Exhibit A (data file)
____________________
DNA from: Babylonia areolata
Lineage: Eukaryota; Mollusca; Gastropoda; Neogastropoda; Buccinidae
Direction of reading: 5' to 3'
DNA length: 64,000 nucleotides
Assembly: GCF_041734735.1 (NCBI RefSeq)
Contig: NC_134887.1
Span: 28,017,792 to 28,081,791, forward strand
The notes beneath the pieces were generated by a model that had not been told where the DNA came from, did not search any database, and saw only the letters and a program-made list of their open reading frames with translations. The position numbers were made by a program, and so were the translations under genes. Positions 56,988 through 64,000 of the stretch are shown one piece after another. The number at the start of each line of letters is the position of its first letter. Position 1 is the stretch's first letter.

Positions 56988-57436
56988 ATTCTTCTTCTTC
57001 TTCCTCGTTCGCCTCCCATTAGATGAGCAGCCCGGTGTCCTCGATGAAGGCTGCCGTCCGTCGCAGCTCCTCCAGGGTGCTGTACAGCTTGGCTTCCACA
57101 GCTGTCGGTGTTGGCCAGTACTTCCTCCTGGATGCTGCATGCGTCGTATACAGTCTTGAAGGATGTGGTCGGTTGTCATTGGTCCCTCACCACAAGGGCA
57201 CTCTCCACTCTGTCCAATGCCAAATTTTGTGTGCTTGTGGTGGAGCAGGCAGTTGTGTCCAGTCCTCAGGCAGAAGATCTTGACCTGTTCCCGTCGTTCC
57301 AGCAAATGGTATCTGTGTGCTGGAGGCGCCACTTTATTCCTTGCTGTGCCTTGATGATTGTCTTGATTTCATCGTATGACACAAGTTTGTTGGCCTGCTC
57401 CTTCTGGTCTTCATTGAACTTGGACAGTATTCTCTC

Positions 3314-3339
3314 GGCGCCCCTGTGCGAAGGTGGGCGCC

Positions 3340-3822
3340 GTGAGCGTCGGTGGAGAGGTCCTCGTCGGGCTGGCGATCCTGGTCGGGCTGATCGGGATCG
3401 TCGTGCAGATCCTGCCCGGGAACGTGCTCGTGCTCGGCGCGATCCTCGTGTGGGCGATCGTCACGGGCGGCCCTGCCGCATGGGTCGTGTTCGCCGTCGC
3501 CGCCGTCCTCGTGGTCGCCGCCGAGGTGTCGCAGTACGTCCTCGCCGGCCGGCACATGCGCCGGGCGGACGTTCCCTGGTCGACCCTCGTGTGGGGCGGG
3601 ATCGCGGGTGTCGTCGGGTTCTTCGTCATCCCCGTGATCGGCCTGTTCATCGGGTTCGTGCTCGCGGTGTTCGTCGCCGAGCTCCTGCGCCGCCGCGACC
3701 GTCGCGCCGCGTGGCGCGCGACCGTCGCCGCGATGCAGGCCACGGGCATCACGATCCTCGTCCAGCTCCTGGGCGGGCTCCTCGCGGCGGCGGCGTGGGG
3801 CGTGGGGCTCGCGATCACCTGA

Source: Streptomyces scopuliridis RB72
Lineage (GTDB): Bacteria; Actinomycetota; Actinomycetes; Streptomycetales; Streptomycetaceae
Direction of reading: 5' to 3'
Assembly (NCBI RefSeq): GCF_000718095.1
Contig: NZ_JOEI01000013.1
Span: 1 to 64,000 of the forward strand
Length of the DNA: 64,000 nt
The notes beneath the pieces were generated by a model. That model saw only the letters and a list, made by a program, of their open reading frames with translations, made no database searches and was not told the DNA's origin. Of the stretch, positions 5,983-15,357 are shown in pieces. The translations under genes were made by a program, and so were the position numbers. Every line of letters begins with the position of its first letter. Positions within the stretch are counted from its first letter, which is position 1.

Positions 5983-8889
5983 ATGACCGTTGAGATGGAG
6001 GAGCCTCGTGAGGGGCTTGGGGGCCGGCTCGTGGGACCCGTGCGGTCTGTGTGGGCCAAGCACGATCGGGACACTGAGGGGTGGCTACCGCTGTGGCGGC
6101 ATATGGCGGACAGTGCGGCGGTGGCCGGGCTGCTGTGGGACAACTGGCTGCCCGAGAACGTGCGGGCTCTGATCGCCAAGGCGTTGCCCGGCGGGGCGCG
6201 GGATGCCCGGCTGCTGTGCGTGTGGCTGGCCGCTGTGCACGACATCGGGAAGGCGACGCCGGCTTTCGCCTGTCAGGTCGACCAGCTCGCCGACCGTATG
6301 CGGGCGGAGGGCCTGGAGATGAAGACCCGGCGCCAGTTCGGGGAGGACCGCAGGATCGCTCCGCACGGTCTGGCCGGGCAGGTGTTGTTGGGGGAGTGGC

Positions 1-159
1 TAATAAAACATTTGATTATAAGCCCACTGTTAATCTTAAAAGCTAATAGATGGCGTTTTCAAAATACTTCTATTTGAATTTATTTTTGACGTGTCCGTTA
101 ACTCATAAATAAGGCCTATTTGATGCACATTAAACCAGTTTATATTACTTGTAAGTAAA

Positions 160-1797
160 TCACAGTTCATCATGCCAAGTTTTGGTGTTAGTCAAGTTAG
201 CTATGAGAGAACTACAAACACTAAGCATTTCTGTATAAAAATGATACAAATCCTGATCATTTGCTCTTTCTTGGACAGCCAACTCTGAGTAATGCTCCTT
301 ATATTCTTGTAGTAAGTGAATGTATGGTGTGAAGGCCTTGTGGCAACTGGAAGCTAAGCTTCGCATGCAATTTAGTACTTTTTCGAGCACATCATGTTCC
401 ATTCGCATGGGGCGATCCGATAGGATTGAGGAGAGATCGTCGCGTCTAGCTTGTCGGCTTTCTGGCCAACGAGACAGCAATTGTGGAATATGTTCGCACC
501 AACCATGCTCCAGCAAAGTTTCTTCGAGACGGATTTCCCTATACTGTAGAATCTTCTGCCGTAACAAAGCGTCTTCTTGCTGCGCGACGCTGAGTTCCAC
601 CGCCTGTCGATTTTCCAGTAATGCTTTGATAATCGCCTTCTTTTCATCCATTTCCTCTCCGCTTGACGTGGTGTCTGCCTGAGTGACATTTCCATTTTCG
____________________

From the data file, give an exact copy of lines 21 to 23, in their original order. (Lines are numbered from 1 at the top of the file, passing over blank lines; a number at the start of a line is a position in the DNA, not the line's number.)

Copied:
3501 CGCCGTCCTCGTGGTCGCCGCCGAGGTGTCGCAGTACGTCCTCGCCGGCCGGCACATGCGCCGGGCGGACGTTCCCTGGTCGACCCTCGTGTGGGGCGGG
3601 ATCGCGGGTGTCGTCGGGTTCTTCGTCATCCCCGTGATCGGCCTGTTCATCGGGTTCGTGCTCGCGGTGTTCGTCGCCGAGCTCCTGCGCCGCCGCGACC
3701 GTCGCGCCGCGTGGCGCGCGACCGTCGCCGCGATGCAGGCCACGGGCATCACGATCCTCGTCCAGCTCCTGGGCGGGCTCCTCGCGGCGGCGGCGTGGGG